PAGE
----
Friday: Stayed put for a day at Coopernook. It’s such a pleasant camping spot on thick grass, with an outlook to grazing cows and the back of a quiet country pub. Steve spent the day playing around the outside of Priscilla working out how to change the tyres and deflate and inflate the tyre pressures. I fiddled with cupboards and drawers and reorganised them. In the afternoon we brought out the fold-up bikes and rode into town for a look around. It was great to do – a nice leisurely way to view a town. We’re getting used to riding them more now too – working out the gears, etc.
The pub was noisy until quite late this evening – must make a point of not staying here on weekends in future.
Weather: sunny and hot
Saturday: The Newcastle Caravan and Camping Show is on and we have a list of a few things we want to buy so took the opportunity to go to it.
Left Coopernook at our usual leaving time of around 10am (oh how quickly we’ve fallen into these leisurely ways) arriving in Newcastle around midday. Funny thing on the way – we’d put the venue address into Priscilla’s navigator – straight down the highway until you reach Newcastle. As it so happened my favourite place for oysters, Karuah, is just off the highway. Steve doesn’t eat oysters so wasn’t keen on making the detour but reluctantly agreed, and without touching the navigation Priscilla took us off the highway and into Karuah anyway – already she knows me well!
The show was disappointing – so much smaller than Brisbane’s. We’d looked at places around Newcastle to stay anticipating they’d be shooing us out at 6pm closing time, but we’d seen all there was to see by 2pm, and not found half of what we wanted. The decision was make to keep going to Umina Beach where we’d planned to be tomorrow night anyway, ready for a short drive to Trakka’s factory on Monday.
One great find though was the Great Divide 4WD driver training which is the group that tested the Jabiru at their property outside Braidwood. We’ve decided we’ll spend a day there learning what this little baby can do.
A noisy evening at this magnet for families of pre-teen children – hopefully they’ll all leave tomorrow and Sunday afternoon will be peaceful. Oh dear, I’m beginning to sound like an old grump.
Sunday was much more peaceful. We did some grocery shopping – so convenient to drive your pantry and fridge to the shops! In the afternoon we walked the beach and generally had a relaxing day and evening.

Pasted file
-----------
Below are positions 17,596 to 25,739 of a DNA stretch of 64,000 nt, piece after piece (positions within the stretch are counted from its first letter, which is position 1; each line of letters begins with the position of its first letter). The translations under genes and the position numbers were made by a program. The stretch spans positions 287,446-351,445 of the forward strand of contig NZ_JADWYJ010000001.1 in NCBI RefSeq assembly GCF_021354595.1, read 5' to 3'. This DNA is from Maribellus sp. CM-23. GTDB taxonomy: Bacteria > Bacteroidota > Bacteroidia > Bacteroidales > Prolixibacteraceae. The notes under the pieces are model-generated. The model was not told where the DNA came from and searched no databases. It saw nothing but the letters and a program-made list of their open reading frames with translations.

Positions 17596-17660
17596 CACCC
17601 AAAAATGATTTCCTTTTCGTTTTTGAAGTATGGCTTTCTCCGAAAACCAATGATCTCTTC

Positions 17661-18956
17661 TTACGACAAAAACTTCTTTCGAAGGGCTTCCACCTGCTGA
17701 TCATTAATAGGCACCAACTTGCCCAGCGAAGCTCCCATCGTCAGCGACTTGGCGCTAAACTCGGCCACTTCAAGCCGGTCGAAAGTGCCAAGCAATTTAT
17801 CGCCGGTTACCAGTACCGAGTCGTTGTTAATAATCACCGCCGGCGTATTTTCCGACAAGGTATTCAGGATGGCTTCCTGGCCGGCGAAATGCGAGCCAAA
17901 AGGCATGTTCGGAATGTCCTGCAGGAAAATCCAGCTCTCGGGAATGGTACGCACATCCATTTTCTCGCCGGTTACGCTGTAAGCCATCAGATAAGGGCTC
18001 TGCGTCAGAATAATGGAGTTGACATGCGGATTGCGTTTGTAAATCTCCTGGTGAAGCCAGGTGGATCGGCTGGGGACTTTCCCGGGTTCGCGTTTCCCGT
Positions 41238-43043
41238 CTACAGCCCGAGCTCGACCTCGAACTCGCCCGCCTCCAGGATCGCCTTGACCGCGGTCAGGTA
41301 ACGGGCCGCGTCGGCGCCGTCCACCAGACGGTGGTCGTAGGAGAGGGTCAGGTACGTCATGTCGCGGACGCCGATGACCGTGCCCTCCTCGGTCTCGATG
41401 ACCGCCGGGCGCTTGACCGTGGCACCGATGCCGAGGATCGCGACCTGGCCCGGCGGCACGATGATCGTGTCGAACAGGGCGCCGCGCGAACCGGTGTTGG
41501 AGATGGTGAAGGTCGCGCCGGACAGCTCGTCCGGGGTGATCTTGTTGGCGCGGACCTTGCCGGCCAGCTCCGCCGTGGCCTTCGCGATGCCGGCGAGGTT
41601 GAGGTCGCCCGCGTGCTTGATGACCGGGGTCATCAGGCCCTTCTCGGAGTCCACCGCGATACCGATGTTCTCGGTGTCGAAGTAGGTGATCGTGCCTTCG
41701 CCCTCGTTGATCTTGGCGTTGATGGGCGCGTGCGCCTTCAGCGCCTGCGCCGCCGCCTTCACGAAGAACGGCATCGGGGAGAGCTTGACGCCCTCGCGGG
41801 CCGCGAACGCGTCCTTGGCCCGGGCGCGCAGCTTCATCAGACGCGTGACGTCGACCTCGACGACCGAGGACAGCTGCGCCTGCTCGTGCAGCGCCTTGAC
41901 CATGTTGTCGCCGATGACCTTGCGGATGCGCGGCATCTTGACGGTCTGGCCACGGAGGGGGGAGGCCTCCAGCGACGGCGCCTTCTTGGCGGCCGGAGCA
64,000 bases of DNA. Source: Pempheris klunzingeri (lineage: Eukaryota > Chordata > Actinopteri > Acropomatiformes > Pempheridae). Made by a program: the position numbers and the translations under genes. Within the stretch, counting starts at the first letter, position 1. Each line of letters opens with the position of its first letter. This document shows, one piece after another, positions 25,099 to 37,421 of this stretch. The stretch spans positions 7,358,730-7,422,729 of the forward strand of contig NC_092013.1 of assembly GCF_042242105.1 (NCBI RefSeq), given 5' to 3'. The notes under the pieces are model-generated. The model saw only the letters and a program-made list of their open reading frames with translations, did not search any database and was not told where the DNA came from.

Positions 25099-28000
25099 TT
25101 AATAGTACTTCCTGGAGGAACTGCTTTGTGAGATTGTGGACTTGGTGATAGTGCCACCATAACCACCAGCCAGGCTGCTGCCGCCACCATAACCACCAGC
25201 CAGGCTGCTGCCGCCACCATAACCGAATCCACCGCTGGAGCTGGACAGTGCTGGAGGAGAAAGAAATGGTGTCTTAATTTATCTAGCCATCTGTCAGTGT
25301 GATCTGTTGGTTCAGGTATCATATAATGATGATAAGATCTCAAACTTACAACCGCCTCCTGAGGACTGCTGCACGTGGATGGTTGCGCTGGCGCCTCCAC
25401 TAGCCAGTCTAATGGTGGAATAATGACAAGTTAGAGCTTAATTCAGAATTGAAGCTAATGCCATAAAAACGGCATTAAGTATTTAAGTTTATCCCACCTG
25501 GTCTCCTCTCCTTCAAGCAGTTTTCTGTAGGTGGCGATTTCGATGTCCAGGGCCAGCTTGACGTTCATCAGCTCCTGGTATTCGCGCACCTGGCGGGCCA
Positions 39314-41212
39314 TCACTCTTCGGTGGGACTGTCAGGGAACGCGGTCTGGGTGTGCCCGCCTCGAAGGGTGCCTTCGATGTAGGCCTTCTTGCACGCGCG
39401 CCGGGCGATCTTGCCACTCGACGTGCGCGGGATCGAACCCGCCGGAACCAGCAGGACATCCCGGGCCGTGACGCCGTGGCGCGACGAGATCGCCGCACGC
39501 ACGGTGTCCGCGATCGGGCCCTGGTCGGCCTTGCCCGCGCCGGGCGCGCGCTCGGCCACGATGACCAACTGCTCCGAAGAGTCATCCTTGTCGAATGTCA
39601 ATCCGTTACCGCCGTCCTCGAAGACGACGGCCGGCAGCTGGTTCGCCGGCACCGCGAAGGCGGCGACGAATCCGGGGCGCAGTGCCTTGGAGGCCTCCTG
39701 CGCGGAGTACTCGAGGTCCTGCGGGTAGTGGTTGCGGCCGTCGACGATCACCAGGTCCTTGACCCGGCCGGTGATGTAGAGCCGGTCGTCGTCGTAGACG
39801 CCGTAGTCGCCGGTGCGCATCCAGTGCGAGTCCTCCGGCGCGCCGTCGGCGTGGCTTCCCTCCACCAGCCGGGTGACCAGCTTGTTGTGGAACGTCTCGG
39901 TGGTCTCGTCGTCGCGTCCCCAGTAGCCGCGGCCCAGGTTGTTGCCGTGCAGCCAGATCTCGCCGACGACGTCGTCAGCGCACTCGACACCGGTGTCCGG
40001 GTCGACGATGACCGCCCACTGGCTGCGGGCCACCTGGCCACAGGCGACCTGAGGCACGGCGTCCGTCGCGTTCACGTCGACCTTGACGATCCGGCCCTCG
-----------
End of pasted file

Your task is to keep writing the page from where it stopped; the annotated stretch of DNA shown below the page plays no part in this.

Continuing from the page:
Ocean Beach Holiday Park, Umina Beach. Saturday afternoon.
Mozzies weren’t the only problem yesterday – the 3/4G was very poor too, so we decided to go into Laurieton and sit in a park for a while and get our internet fix, and maybe an occasional coffee and something gooey at the cafe.
Before going in though we checked out the camping areas in Crowdy Bay NP with view to going there tonight. The first was just like a caravan park, even had kerb and channeling and, of course, lots of caravans. The other one was also not appealing as you couldn’t see the beach and the scrub looked like great mozzie breeding grounds – once bitten, twice shy (though it was more than once!)
Breakfast with a view – North Haven
We got a very pleasant surprise in Laurieton when another Trakka Jabiru 4×4 pulled in beside us. Jean-Claude and Veronique purchased theirs about 6 months ago and are building a ‘home base’ in the local area. As soon as that’s built their plans for travelling Australia are similar to ours. We’ve exchanged contacts and hope we’ll share some adventures with them in the future.
Boys and their toys.
We decided to head to Coopernook where we’d stayed on our previous trip – a good, mostly quiet, free camp behind the Coopernook pub where we arrived just on dark.
Weather: sunny and hot!
We looked forward to today’s destination as it’s the first time we’ve used a Youcamp site. We got away from Coopernook without any problems and headed to Kempsey where we had morning tea and popped into the shopping centre for a few items. We didn’t like the look or feel of Kempsey. Headed to Coffs Harbour for a lovely lunch at the harbour. The park was busy with families and young people enjoying the beach. Coffs is a much nicer town.